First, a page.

West Virginia Department of Commerce Real World Classrooms, Hands on Experience

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Real World Classrooms, Hands on Experience



Real-world Classrooms, Hands-on Experience
By Leslie Fitzwater, Jama Jarrett and Tricia Sizemore

Traditional classrooms are essential to the education process, but certain careers call for knowledge that can only be gained through hands-on activities.

West Virginia offers an assortment of real-world classrooms that take learning to all-new levels: from indoor opportunities like cooking, nutrition and art to crime scene investigation. West Virginia’s real-world classrooms open doors to hands-on opportunities that give students advantages they will not find anywhere else but in the Mountain State.

 Jamie Oliver’s Food Revolution

Jamie Oliver’s Food Revolution
Good-tasting food should be good for you. That is why world-renowned chef Jamie Oliver brought his reality television show, Jamie Oliver’s Food Revolution, to Huntington in 2009. Oliver set up shop in Huntington to help Tri-State residents fight chronic diseases through better food choices.

 Ingredients to Succeed

Ingredients to Succeed
For those who think they might be interested in pursuing a career as a chef or just want to learn how to make a delicious meal for themselves, Canaan Valley Resort’s Culinary University offers a hands-on approach to cooking.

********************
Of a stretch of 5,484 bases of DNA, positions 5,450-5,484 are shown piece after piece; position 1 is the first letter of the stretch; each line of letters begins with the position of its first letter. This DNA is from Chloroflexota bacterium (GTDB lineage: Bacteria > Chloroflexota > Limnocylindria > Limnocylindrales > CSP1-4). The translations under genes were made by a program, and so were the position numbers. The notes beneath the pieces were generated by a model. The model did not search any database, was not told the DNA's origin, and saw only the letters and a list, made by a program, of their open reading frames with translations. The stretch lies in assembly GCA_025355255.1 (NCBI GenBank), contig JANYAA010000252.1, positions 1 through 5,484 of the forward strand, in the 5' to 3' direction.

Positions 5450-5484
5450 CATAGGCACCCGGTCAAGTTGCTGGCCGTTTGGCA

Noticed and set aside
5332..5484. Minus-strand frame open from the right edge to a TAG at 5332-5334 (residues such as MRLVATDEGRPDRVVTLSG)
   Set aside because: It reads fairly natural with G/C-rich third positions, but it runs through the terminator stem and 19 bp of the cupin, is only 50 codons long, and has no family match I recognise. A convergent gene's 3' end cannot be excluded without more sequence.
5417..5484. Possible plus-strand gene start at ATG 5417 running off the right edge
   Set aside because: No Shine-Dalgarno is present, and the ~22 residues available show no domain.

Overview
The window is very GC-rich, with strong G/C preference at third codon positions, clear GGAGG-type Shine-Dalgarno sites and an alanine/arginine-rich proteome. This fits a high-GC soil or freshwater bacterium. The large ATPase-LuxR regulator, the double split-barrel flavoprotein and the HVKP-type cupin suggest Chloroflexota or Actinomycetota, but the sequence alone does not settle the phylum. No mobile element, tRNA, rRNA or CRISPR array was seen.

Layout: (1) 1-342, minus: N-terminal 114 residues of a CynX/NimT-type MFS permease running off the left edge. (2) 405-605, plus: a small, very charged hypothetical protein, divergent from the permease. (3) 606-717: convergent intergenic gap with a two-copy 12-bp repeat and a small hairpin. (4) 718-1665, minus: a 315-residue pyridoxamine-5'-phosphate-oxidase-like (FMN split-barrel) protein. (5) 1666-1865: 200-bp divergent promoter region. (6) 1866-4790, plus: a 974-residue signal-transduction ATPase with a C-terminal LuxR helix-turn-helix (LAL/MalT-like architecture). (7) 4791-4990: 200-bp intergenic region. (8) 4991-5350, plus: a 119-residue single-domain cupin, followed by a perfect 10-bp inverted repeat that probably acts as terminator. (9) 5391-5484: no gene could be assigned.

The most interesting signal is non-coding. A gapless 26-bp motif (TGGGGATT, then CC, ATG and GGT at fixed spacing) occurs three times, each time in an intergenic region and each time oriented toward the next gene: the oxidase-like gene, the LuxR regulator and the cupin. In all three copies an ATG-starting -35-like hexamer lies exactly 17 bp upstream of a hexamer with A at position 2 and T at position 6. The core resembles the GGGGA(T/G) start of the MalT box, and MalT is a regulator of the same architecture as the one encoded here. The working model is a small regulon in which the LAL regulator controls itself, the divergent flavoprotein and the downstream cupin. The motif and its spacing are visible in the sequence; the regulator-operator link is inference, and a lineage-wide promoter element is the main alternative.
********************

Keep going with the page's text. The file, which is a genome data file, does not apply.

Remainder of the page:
CSI: Huntington

CSI: Huntington
The Marshall University Forensic Science Center (MUFSC) in Huntington offers a two-year Master of Science program in forensic science; graduates often go on to work for the FBI, Secret Service and other federal, state and local agencies.  The center’s CSI house, which is located just blocks from the MU campus, includes a three-story house, two-story carriage house/garage and grounds that are regularly turned into mock drug dens, murder scenes and shallow gravesites.

 Quilts connect threads of West Virginia’s past and present

Quilts connect threads of West Virginia’s past and present
Quilts are often works of art that still evoke warm reminders of our heritage. As the festivals, exhibitions, active guilds and heritage research dedicated to quilts and quilting attest, they remain part of fabric of West Virginia life.